Monty Python’s The Life of Brian is turning 30, and I think it’s as fresh as ever.
At The New Statesman, Nelson Jones considers the legacy of the once controversial film:
[In Britain], Life of Brian remains as subversive as ever. If not an overt attack on Christianity, the film is devastating in its satire of religious behaviour. Blasphemy is parodied in the famous stoning scene. Just as pointed, in its own way, is the depiction of a would-be disciple who thinks that Brian will heal his wife’s headache because “her brother-in-law is the ex-mayor of Gath”. The scene in which Brian flees from a crowd of would-be worshippers manages to encapsulate the whole history of religion in around three minutes.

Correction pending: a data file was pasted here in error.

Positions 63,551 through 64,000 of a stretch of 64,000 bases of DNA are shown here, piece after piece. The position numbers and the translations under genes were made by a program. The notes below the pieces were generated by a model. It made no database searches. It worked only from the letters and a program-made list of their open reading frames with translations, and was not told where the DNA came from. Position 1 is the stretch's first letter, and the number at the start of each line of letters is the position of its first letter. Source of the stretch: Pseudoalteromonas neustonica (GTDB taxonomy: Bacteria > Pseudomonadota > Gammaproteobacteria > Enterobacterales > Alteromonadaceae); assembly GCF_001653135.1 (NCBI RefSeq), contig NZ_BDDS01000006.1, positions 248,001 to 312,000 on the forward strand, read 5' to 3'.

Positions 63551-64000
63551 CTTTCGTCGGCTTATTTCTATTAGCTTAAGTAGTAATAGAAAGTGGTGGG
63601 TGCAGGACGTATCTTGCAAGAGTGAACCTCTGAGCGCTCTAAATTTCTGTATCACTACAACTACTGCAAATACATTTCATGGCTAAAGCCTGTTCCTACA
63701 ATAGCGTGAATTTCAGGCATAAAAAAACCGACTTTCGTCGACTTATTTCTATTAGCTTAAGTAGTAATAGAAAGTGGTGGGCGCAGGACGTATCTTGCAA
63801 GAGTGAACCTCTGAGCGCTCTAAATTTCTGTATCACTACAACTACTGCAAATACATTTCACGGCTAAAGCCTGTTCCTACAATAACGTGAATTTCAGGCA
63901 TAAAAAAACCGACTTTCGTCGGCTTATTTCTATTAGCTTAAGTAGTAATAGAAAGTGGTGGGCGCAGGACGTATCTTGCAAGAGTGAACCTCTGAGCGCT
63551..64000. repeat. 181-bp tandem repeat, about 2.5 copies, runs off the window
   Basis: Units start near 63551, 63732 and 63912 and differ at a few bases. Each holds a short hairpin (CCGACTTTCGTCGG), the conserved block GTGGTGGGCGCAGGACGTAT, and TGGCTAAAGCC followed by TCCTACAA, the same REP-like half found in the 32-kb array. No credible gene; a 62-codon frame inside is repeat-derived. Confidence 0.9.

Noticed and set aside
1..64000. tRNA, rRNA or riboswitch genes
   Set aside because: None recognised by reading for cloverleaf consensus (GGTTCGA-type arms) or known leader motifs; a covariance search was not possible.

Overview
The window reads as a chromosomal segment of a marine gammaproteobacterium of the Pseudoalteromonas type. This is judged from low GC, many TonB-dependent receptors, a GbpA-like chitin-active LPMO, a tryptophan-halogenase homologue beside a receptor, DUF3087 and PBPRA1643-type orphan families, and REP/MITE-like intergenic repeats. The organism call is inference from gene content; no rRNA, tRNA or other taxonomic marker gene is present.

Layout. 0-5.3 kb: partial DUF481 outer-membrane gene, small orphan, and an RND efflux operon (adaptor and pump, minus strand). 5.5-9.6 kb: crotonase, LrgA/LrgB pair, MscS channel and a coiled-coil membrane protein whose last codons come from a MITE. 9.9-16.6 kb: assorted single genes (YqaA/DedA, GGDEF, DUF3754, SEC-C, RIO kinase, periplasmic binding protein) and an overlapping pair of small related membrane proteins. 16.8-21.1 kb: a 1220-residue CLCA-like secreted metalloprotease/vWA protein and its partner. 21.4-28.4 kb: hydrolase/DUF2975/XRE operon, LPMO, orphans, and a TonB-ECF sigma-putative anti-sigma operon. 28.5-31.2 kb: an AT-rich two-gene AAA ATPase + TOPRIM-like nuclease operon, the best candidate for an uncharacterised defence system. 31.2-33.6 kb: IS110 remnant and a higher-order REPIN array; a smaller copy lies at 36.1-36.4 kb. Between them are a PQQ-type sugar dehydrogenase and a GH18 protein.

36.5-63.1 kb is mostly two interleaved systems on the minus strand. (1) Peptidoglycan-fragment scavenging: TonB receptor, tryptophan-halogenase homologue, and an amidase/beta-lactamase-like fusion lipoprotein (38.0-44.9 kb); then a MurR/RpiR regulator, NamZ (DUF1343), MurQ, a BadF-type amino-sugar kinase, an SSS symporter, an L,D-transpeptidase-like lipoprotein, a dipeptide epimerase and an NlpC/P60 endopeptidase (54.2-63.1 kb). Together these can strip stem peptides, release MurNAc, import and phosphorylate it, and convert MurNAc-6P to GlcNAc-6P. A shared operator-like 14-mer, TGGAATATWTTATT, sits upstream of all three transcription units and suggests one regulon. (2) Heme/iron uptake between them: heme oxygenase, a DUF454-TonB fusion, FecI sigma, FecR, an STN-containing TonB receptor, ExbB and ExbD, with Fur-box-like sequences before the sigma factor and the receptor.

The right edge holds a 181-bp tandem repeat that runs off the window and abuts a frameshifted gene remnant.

Brian himself is something of a holy fool. Though naive, and far more interested in getting off with Judith than in either revolution or starting a religion, he sees with more clarity than any of the idiots, charlatans and human sheep that constitute the local population. In some ways, he may indeed be the Messiah:
Look, you’ve got it all wrong! You don’t need to follow me! You don’t need to follow anybody! You’ve got to think for yourselves! You’re all individuals!
[HT: Call & Response Blog]